Hello, world. Today I am ready to stand in my truth and proudly proclaim that I am bisexual. Today, as the LGBTQ movement celebrates National Coming Out Day, I too am taking a major step toward my personal liberation. I cannot say that I take this step fearlessly. If I were to claim fearlessness, it would only be my bravado talking. Instead, I take this step bravely, recognizing that I am afraid, but I am finally not controlled by my fear. Instead, I choose to be fully open about my sexuality, despite the fear it brings me.
I know that more and more people, cisgender women in particular, have come out as bisexual or pansexual in recent years. Heck, we even have a pansexual member of Congress! But let's face it: Most of the stories we hear are about white folks. There are still too few black bisexual women telling our side of the story, and I'd like to offer mine.
I have consciously contemplated the decision to come out as bisexual for many, many years. One of the most important realizations that I had along my journey was that before I could really listen to myself and learn my truth, I had to unpack a lifetime of false and hateful rhetoric about bisexuality that I had absorbed from the media, and, I hate to say it, friends and family too. I needed to spend time busting myths about bisexuality wide open, like the myth that bisexuality isn't even a real sexual orientatio -- what a crock! Furthermore, and maybe this is the millennial in me, but I hate labels (including millennial!). I'm a young black woman in America, and it often feels like the labels I already carry are almost too heavy to bear.
It seems like every time I look at a television, a newspaper, or social media, another black body has been killed at the hands of a white supremacist society, including the black women whose stories are among the least likely to be told. Despite the tribulations and daily stressors that I face as a black person, I am also empowered by my blackness. Growing up in a Southern black household and attending weekly services at a historic black church, I knew that blackness was beautiful no matter what white folks on TV or down the street might say. My parents taught me about my worth as a black person. I have always known that black girls are both magical and real.
As a black woman, I feel strongest when I claim my truth as a black feminist. I am a fierce advocate for equality and justice, and I believe that my place as a woman -- in society, in the workforce, in relationships -- is entirely up to me, even if my place in social justice movements isn't always easy to find. I proudly call out racism in the women's rights movement and sexism in the racial justice movement -- though it does get tiring! Throughout my life, race and gender have given me plenty to navigate in this world -- and it's only now that I feel the space to bring my sexuality into a full understanding of who I am.
I used to worry that labeling myself as bisexual would result in confining myself into an even smaller box, an even more confining label. But I have come to realize that coming out as bisexual and sharing my story actually does the opposite. It gives me room to breathe. And I hope, in a small way, it makes room for you to breathe too, whether you share my exact path or not.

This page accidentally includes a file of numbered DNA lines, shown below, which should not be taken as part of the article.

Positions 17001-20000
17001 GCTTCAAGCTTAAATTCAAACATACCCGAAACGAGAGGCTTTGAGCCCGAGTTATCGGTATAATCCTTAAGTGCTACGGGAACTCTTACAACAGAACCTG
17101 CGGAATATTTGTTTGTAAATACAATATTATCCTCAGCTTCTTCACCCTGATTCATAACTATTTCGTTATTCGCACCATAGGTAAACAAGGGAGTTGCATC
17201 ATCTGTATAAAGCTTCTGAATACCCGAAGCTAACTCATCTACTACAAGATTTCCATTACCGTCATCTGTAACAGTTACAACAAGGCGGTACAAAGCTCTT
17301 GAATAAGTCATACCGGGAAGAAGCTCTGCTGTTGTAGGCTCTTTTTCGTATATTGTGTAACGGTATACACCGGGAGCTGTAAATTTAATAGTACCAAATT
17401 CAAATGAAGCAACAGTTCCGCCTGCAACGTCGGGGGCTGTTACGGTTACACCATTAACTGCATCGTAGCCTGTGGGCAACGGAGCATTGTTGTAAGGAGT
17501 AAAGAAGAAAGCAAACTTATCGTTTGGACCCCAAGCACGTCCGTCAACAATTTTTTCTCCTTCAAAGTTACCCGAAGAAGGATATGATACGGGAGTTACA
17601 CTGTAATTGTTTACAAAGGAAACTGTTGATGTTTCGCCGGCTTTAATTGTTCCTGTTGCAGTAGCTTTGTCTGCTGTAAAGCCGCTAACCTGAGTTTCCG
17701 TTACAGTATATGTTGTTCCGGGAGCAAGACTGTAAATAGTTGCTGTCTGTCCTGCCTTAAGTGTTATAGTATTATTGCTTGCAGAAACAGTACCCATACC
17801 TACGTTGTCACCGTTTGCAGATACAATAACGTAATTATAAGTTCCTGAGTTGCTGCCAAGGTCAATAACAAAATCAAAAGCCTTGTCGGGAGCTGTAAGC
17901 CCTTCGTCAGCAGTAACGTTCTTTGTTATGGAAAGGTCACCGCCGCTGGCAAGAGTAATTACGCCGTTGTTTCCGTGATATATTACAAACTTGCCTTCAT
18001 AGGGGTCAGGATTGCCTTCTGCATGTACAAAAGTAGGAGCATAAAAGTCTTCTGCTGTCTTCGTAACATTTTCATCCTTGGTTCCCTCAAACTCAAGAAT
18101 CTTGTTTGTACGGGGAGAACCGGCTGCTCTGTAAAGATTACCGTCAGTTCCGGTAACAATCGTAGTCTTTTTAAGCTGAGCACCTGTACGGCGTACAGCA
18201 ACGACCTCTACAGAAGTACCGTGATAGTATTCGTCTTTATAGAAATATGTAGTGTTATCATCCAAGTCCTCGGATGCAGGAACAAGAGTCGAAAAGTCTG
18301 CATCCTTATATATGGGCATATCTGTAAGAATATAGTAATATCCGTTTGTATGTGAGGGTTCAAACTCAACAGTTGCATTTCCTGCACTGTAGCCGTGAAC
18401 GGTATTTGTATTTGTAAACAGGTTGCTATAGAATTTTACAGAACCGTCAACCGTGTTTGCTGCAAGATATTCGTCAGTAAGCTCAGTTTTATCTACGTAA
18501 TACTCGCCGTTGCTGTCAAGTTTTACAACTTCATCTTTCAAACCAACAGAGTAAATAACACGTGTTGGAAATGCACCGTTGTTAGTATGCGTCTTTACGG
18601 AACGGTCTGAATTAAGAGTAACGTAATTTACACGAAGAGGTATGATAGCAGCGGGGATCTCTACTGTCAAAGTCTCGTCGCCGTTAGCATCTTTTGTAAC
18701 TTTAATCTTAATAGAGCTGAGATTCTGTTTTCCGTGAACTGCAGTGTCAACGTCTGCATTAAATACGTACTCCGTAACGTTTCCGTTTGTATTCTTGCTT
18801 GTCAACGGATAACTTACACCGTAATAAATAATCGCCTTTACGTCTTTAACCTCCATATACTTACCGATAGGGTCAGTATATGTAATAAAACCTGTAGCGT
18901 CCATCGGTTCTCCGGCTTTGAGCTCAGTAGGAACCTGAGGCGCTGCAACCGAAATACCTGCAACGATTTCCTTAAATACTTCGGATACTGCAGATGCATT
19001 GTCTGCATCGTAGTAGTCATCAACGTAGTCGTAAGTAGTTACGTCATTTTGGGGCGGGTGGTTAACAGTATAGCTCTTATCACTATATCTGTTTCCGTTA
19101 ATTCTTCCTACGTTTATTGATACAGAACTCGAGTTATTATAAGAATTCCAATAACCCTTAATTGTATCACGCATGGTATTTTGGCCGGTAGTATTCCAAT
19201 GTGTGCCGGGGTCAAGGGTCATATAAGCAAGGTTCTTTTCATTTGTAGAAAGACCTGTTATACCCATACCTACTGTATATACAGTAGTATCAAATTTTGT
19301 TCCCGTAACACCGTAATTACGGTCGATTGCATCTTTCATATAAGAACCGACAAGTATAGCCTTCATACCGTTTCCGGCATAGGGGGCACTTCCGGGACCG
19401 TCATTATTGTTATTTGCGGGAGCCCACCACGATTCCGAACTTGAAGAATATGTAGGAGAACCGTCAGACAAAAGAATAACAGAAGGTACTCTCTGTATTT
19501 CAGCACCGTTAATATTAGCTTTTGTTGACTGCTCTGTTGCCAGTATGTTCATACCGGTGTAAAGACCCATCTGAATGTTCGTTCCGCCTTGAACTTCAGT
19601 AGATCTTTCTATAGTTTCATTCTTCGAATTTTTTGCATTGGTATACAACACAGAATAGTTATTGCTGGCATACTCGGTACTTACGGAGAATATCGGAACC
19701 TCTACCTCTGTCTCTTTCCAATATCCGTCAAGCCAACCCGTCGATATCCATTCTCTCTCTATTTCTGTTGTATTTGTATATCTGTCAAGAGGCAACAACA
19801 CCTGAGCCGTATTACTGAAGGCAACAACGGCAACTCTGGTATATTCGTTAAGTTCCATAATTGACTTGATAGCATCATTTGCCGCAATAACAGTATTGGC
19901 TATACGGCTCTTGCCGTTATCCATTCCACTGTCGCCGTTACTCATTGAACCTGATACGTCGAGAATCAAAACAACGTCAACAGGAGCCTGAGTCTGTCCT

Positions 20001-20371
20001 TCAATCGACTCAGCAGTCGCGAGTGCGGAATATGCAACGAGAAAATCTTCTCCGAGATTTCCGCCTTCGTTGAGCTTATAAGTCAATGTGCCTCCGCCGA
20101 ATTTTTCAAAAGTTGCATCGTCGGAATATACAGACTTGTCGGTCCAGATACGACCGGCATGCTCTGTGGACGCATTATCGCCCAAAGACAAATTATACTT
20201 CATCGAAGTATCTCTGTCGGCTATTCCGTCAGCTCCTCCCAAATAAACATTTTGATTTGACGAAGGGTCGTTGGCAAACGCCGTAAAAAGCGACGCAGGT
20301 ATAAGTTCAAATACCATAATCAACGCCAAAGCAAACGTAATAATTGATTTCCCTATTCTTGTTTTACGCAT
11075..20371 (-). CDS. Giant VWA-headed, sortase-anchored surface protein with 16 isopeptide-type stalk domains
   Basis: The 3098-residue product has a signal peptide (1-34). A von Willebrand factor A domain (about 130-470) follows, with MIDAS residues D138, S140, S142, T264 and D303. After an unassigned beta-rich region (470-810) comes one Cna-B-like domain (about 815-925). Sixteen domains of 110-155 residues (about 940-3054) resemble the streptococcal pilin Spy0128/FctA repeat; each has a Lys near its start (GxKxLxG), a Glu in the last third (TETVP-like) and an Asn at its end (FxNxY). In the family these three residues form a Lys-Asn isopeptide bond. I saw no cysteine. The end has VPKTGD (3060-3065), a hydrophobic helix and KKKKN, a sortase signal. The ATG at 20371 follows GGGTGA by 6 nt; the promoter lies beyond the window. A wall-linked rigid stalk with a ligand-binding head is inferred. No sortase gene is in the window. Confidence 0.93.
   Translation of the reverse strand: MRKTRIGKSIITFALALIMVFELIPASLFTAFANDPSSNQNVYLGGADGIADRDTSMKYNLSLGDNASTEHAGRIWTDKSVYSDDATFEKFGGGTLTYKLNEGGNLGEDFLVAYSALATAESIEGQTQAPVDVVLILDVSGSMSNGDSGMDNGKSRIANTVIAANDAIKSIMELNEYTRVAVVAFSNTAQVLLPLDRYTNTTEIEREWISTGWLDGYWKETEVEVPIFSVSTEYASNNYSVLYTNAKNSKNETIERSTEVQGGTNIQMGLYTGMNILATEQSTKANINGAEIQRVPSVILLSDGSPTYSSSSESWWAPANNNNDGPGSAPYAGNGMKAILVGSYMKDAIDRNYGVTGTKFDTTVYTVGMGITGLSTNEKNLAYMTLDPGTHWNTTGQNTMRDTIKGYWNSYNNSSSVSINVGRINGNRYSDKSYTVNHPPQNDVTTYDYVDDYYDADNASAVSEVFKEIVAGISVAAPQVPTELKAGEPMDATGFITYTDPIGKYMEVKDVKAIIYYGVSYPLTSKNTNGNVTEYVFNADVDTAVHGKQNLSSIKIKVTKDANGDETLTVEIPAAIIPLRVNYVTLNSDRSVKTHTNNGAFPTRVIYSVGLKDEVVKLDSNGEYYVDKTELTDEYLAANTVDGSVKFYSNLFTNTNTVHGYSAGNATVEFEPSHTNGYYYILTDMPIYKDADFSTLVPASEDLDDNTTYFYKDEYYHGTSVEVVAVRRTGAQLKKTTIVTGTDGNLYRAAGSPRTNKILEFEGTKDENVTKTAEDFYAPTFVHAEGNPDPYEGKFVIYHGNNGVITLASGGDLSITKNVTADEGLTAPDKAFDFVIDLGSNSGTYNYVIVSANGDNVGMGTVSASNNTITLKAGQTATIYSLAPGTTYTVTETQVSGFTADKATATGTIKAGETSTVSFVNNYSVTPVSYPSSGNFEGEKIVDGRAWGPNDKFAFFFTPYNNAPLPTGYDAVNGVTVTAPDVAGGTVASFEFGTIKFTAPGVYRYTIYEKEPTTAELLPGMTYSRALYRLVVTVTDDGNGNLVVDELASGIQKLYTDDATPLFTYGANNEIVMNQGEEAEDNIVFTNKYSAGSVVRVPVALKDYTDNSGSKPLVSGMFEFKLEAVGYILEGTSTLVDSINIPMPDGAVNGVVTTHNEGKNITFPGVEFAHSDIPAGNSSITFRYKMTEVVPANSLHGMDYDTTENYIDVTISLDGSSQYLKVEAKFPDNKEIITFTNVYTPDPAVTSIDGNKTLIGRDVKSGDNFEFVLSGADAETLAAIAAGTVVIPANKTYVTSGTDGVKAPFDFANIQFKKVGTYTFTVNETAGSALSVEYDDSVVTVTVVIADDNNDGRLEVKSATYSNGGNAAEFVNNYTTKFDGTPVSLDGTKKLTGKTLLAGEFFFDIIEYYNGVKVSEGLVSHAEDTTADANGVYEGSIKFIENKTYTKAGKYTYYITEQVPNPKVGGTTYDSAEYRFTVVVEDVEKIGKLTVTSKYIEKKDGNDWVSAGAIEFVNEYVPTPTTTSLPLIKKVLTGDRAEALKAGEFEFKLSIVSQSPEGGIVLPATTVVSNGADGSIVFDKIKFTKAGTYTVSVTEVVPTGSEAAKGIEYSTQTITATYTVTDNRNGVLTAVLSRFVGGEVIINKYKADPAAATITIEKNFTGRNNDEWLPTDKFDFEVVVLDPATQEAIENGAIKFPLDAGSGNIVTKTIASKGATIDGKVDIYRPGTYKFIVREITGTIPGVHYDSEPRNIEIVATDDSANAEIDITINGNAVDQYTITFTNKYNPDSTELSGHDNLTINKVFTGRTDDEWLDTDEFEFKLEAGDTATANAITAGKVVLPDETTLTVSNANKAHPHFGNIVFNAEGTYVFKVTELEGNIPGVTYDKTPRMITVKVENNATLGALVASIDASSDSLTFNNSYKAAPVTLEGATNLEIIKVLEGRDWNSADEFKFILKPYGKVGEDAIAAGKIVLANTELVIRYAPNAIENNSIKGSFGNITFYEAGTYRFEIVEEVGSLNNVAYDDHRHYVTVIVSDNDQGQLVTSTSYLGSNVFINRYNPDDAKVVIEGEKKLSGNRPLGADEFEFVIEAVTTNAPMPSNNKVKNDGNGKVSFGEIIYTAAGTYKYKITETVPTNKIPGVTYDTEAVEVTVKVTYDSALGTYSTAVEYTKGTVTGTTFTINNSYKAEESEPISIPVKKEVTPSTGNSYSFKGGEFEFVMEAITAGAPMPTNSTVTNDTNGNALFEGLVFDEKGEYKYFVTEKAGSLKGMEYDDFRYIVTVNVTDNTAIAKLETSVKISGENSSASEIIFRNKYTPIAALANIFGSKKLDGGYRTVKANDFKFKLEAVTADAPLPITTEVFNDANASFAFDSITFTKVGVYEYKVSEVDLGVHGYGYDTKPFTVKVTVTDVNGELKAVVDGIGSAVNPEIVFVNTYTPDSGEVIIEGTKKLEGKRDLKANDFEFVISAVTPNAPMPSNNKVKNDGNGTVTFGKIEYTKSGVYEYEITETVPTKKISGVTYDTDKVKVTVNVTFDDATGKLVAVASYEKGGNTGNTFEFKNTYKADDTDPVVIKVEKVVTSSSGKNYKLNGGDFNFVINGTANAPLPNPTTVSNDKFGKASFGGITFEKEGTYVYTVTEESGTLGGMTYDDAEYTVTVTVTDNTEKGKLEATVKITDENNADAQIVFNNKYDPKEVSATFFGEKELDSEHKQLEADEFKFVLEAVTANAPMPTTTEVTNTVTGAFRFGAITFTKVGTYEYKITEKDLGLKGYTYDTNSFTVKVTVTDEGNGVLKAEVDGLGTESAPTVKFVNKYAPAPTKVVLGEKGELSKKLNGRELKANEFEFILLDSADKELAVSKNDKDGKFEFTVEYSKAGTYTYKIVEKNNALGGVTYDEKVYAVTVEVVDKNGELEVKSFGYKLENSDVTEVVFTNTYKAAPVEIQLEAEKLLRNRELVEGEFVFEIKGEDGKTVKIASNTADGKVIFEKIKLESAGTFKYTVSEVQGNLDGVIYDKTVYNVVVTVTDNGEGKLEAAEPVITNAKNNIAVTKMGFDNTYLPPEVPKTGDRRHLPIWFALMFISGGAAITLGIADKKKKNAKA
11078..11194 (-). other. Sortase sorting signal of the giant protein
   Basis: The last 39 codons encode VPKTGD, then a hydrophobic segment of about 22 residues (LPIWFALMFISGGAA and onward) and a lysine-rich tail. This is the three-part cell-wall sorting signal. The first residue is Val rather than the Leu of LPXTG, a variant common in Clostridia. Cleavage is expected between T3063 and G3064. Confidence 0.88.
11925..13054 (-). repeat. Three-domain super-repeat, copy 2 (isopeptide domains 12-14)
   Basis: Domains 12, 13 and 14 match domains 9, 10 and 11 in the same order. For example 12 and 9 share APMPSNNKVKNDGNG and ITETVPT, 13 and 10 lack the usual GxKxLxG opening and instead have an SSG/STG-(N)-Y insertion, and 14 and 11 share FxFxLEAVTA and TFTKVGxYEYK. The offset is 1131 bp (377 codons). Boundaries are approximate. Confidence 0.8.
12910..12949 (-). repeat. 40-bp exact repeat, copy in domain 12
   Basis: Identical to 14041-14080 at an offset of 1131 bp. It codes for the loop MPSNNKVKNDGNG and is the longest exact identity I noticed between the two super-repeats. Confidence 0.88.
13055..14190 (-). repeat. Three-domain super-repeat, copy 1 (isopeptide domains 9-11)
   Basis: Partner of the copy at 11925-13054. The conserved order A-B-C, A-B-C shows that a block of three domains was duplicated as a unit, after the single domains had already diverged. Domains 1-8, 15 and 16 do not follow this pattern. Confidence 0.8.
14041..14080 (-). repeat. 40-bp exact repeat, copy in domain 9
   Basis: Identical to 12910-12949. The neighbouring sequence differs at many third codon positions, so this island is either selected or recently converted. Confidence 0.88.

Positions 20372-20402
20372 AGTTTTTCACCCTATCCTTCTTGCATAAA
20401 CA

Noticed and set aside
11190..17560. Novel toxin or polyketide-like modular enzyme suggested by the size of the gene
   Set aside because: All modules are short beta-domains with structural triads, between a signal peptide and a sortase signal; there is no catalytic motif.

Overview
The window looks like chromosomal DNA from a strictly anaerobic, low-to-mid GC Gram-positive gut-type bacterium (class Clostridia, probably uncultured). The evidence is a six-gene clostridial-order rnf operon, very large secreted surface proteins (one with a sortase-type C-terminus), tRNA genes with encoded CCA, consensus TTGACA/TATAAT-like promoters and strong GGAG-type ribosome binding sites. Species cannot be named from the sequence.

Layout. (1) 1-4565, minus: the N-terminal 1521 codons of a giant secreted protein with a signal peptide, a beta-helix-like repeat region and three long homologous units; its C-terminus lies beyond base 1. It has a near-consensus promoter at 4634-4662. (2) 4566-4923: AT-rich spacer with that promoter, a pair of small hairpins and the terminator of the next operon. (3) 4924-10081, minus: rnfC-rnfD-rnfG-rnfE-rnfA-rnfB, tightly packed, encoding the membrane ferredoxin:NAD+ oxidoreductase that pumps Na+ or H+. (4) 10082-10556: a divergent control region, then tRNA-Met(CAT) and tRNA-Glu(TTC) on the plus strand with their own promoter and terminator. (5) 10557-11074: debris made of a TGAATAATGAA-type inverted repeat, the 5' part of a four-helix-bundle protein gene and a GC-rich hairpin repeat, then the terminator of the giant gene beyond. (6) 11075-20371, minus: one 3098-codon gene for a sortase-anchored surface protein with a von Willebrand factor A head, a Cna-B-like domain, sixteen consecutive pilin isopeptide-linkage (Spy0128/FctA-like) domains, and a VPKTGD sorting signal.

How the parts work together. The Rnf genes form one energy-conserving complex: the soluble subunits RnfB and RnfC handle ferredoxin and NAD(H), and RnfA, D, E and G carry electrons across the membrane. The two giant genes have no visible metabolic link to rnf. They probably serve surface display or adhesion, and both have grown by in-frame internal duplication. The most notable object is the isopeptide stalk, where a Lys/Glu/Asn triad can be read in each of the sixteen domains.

I am fortunate enough to fight for equality daily as the policy counsel for reproductive health, rights, and justice at the National LGBTQ Task Force. And both the reproductive justice movement and my current workplace have inspired me to be my full self. Advocating for abortion rights and access alongside some of the fiercest queer and transgender people that I have ever met has been rewarding professionally and personally. Working at the Task Force has been like finding a home that I wasn't even looking for and I didn't even know that I needed. My colleagues are some of the best people that I have ever met. Watching my colleagues live their lives openly, despite the constant attacks that many LGBTQ people face, has inspired me to do the same.
I am similarly inspired by the women, transgender men, and gender-nonconforming people I've met who are openly sharing their abortion stories, without shame or guilt. Watching them stand in their truth has given me the strength to stand in mine.
As a femme-presenting cisgender woman, married to a cisgender man, coming out is a choice for me -- because the truth is I could easily hide. When people see a woman and a man together, most assume both people are straight. This prejudice, known as "bi erasure," could allow me to "pass" for straight, but I don't want to live a lie or benefit from biased assumptions.
I also refuse to contribute to the myth that my sexual orientation is defined by my husband. I am a sexual being in my own right. He is the person whom I love and have chosen to spend my life with, but I will always be who I am, and I am thankful that my husband, Scott, understands that important distinction.
I am eternally grateful to Scott for ensuring that I did not have to travel this long journey alone. For the past seven years, he has been my biggest supporter. Today, as I come out to the world, I want to thank him for giving me the space to learn my truth and for always loving me unconditionally. Scott, I don't know if I would be able to love myself for all of the things that I am without you first showing me what love truly is.
As for the rest, I don't know how my family, my friends, and our church community back home will react if they should read this piece -- and with social media, all things are possible. I hope that some will simply show love and support, and I also hope that those with nothing nice to say will keep their disapproval to themselves. But mostly I hope that other black women, especially young black girls, will read this and know they are not alone.
CANDACE BOND-THERIAULT is policy counsel for reproductive health, rights, and justice at the National LGBTQ Task Force.